I attended a regional gathering of Association of PC User Groups in central Ohio. The Annual Meeting at the Ohio Midwest Regional was somewhat of a marketing event for Microsoft as the dinner keynote was a preview of Windows 7. With that said, I won’t not say that Microsoft sabotaged this event since it was their show anyway.
To my surprise, they wanted me to speak. I told the audience that there are only three places where Microsoft continues to hold market share:
1. Desktop Operating system – Microsoft Vista was disappointing product for consumers. It lacked the 3rd party hardware and software vendor buy-in that XP had. Vista also lacked the marketing brilliance of Bill Gates. The Vista users I found were not happy and wanted Microsoft to give them Windows 7 for free for their trouble. I told them that I don’t know if Microsoft will do that but Linux is always free to everybody.
2. Web Browser – IE doesn’t ship with Windows as per EU law in Europe. How much longer will the US allow this anti-trust practice continue?
3. Office Suite – Microsoft breaks patent law with Word 2007. Sure they’re appealing but this will not be a cheap ride for Microsoft. I can’t see how they can release Word 2010 unless this is settled in Microsoft’s favor. Bottom line is this is far more expensive to Microsoft than the $300 million. While Microsoft ligates, Open Office innovates.
I was also there to represent the Ohio Linuxfest. We had a table and we registered folks for our show on September 25-27. We gave away Ubuntu 9.04. Some asked for more copies to hand out at their user group. It was an amazing opportunity to show people Linux for the very first time. Everyone liked that it was a forever sort of free instead of Microsoft’s idea of free where the operating system shuts down after two hours.
We had a free raffle a the Ohio Linuxfest table. We gave away a TomTom. It runs Linux and Microsoft did their best to shut down TomTom. To the the truth, TomTom still makes one of the best GPS units out there.
As part of the raffle, I asked people the question do they use Linux. Yes or No. The answer didn’t disqualify. All I wanted is some realistic data as to what people use who attend a PC users group meeting.
Here are the results:
30 answered YES
26 answered NO
7 answered “not yet” – This was unprompted. Does the yet imply that they might try Linux sometime in the future?
3 failed to indicate if they use Linux. Maybe they didn’t understand the directions?
Anyhow that is 44.7% Linux users in a PC user group. The crowd was about 40% women.
I expected to find a least one Microsoft fan through and through there. This was Jay Ferron who is a consultant who does contracts for Microsoft. He also the Microsoft 7 keynote. I tried to tell Jay that I tried to try Windows 7 Release Candidate but I can not get this thing to install on anything. It doesn’t get very far before it hangs. I don’t even get an opportunity to format the disk. I guess I will have to wait until mid October to by my Windows 7 copy. If I do get a copy of Windows 7, I will install it and do side by side comparisons to Linux. I told Jay this was my plan. I gave Jay a card asking him to contact me with my email address and the url of this blog. I have yet to see an email from Jay and his email isn’t public.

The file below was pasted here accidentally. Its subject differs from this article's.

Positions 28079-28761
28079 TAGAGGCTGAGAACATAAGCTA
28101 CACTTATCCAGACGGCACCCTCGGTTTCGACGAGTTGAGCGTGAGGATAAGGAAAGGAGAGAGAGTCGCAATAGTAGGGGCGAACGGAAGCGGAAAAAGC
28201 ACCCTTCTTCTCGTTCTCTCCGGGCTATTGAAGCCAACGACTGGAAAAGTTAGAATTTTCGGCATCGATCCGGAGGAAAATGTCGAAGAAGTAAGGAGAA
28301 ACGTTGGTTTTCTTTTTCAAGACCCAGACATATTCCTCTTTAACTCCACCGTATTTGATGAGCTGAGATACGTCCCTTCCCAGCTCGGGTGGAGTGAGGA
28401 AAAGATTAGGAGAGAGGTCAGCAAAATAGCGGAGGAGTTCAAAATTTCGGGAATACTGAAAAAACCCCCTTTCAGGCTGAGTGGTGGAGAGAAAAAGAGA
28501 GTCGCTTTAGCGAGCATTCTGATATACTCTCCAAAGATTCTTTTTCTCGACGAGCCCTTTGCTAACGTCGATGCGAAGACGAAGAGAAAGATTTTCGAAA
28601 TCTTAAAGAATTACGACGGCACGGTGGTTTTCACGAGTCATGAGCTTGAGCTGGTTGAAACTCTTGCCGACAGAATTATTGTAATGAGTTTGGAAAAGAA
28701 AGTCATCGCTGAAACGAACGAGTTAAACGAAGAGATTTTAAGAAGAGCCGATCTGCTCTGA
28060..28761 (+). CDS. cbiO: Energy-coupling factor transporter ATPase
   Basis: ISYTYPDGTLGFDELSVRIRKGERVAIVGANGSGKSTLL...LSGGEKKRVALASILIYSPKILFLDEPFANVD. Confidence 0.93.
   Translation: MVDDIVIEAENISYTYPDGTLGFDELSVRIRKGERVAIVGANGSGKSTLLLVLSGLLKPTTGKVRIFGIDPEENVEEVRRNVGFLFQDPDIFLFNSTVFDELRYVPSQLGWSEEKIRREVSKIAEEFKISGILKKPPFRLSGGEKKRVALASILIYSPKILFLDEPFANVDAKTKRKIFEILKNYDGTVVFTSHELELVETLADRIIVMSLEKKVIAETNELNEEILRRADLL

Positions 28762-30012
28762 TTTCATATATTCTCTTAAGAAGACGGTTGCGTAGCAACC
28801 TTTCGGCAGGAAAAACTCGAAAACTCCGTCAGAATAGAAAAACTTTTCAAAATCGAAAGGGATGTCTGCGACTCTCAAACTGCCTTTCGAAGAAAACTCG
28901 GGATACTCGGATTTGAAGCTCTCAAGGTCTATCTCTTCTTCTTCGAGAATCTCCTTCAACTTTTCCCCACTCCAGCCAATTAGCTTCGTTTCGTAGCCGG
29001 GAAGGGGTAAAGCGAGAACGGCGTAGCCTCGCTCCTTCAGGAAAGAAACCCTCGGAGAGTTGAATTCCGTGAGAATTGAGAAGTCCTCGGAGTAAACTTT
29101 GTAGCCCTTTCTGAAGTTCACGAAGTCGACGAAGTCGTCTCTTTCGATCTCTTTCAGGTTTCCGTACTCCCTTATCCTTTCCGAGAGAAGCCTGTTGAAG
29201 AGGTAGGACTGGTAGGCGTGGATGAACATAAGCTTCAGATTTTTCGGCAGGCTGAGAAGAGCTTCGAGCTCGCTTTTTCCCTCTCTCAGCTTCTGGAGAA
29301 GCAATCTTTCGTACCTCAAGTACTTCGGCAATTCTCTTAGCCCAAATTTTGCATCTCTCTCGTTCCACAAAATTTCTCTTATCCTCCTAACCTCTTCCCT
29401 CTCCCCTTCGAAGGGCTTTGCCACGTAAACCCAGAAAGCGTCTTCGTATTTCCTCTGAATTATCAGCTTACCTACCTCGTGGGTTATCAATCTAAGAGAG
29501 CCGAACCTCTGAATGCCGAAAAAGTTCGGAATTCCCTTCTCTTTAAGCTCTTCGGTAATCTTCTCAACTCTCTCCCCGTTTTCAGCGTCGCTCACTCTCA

Jay tried to convince me that Microsoft was cooperating with Linux and giving source code. Now, I expected Jay to talk about Microsoft’s arrangement with Novell or the HyperV inclusion in the Linux kernel. Instead he talked about something that continues to baffle me.
Jay claimed that he met with Sue in a closed meeting in Washington state. Sue, the Ubuntu community manager, who works for Ubuntu the company. I asked Jay twice if he is sure that Sue didn’t work for Canonical. He insisted that Sue works for Ubuntu. In this meeting, Jay was playing the role of the Microsoft insider. Sue, so Jay claims, gave Jay a copy of Ubuntu 9.05 but it was not to be released to the community. Microsoft gave Sue some unreleased source code of their own. There were some unnamed Red Hat employees who executed similar deals.
Here is the real deal Jay and world.
Jono Bacon is the Ubuntu Community Manager. He was on vacation when the supposed deal took place. Jorge Castro is his backup. Both Jono and Jorge are Cannonical employees as there is no company named “Ubuntu.” Cannonical is the company that sponsors the Ubuntu Linux distibution. Ubutnu 9.04 refers to the latest stable release and it is not old as it was released in April 2009 – that’s why it’s called 9.04. The unstable release is spun daily and it is called 9.10 because it will be ready for stable release at 9.10. Anyone in the the world can download 9.10 and its source here. This includes those Microsoft. It’s simply impossible that Ubuntu would make a closed source deal because that completely goes against what they’re all about. Since Jay didn’t try to name drop with the Red Hat folks, I won’t break it down but I strongly doubt Red Hat would be interested in Microsoft’s closed source software.